For the most part we have been able to save a few books and some dishes. We have had high hopes for a few other things, but most of the time once we get them to the cottage and start the salvage work, we realize things cannot be saved. And we lose those things all over again. There is just too much loss in my life right now. I know that one day it will all be over and that God's grace is sufficient, but this is a difficult season. Many days I have the peace and joy God gives which goes beyond all understanding. But I will confess, there are plenty of days when I just want to scream.

With all of the help God has sent to us these last two weekends, our house has undergone an "Extreme Make-over."

Walking in the front door, you can see Elmo, battered and rusted standing guard over the living room.

To the right of the living room is my "office." You can see right through into the pantry, then into the garage and then outside. This is our version of flow-through living space.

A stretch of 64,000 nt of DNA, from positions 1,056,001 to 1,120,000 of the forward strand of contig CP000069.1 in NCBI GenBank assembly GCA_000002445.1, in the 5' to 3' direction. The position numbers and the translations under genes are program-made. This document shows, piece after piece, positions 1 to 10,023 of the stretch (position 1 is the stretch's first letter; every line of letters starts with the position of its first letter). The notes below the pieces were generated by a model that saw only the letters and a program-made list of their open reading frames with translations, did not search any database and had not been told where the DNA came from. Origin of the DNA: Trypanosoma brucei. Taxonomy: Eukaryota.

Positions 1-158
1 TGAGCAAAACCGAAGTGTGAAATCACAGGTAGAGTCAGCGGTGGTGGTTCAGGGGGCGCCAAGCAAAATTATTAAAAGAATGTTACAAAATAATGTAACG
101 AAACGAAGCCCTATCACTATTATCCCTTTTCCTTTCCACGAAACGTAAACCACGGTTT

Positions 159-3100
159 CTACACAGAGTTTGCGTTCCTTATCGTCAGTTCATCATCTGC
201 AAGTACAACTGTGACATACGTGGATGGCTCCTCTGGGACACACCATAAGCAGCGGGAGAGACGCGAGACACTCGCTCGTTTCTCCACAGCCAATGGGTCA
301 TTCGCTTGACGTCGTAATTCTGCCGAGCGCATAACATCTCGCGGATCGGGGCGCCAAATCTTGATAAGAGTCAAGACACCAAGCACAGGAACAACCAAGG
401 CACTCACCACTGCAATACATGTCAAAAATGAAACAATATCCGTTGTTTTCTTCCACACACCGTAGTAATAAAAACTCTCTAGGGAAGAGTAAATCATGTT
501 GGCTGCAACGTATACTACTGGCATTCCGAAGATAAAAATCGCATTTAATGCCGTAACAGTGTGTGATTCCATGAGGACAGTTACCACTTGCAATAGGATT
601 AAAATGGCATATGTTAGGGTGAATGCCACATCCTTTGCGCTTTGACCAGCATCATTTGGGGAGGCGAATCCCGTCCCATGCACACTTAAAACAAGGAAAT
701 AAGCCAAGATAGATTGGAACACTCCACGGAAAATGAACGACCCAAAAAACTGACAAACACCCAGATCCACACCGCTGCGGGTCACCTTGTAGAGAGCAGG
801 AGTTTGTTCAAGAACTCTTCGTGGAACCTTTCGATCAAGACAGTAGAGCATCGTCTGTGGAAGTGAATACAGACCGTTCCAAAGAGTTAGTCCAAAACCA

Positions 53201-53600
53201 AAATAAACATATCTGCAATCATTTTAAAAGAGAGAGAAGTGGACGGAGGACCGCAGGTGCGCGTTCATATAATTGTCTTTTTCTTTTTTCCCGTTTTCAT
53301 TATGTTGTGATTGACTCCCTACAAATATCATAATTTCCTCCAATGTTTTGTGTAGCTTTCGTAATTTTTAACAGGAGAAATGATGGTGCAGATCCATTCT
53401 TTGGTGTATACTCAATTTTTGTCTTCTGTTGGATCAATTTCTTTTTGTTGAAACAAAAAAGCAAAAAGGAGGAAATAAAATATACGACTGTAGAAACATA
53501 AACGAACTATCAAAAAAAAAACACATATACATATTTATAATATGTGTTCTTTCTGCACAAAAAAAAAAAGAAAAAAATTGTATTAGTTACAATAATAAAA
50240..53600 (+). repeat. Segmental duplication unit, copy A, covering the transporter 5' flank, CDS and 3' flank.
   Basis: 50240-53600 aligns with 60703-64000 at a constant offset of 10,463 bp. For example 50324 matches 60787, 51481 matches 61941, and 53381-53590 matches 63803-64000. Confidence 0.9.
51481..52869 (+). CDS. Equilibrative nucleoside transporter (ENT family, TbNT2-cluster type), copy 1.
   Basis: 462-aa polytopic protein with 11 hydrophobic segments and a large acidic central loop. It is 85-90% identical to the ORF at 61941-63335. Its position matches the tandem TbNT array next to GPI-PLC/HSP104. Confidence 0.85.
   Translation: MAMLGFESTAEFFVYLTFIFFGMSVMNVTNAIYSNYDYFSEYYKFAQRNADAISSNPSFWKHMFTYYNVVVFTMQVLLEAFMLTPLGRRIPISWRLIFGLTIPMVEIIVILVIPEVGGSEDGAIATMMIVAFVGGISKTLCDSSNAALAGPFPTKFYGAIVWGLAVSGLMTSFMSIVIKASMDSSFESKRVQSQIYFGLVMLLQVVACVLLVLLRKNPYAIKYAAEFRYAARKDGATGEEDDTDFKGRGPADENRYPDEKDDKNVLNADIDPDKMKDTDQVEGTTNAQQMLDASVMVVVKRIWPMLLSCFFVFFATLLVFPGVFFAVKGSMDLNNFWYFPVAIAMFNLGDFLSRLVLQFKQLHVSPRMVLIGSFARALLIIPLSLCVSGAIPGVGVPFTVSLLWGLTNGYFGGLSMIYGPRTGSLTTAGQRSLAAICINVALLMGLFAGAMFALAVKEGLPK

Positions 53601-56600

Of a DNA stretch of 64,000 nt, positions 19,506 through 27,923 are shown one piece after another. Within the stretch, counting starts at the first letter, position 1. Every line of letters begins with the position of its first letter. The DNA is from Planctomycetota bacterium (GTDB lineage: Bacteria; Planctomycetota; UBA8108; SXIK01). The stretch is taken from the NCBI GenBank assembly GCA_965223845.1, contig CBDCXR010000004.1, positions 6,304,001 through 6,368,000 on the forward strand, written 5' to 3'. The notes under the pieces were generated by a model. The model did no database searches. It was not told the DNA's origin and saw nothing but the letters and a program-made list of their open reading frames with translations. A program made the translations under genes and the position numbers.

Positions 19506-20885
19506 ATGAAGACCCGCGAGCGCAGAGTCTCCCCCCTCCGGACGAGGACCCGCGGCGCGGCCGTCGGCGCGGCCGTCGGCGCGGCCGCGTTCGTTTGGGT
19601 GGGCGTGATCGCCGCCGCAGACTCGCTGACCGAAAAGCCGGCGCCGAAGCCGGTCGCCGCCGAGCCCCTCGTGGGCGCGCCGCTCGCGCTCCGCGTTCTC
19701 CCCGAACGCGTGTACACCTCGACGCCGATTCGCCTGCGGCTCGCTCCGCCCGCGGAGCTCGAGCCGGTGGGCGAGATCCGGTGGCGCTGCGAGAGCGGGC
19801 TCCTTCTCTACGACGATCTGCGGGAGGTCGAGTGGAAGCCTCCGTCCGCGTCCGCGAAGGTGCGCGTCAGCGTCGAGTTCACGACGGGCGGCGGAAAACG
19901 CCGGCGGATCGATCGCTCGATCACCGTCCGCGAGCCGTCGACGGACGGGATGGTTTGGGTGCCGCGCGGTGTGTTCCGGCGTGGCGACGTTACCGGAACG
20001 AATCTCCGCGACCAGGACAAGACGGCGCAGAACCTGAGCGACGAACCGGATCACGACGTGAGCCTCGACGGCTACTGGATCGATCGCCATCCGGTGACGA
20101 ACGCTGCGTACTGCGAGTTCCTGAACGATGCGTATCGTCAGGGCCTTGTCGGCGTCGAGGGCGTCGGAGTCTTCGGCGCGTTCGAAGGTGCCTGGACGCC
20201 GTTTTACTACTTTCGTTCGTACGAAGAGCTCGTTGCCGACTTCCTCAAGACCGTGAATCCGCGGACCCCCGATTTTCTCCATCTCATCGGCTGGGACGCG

Looking through the dining room into the laundry room you can see one of the blessed men who came to our aid. He is sweeping out the laundry room.

Looking at my bedroom, I made a decision. If I visit one more person and she tells me her home is a wreck and it doesn't look like this, I really am going to scream. Now watch, having made this commitment, 20 years hence when all this is buried in our past and relived only in our nightmares, we will be invited to someone's house for dinner. . .

To dig out the lanai, our helpers used pitch forks! I didn't know anyone still owned pitch forks. What a handy tool when one lives in a hurricane zone.

Though I have always been able to come up with great excuses for not working out, I have really excelled this time. My gym is rusted! But just being able to get to it is amazing. I can't believe what one can do with a pitch fork and some hard work.

I have always thought it would be nice to open up the outer wall in our guest room and build a screened in patio off the back wall.

So close.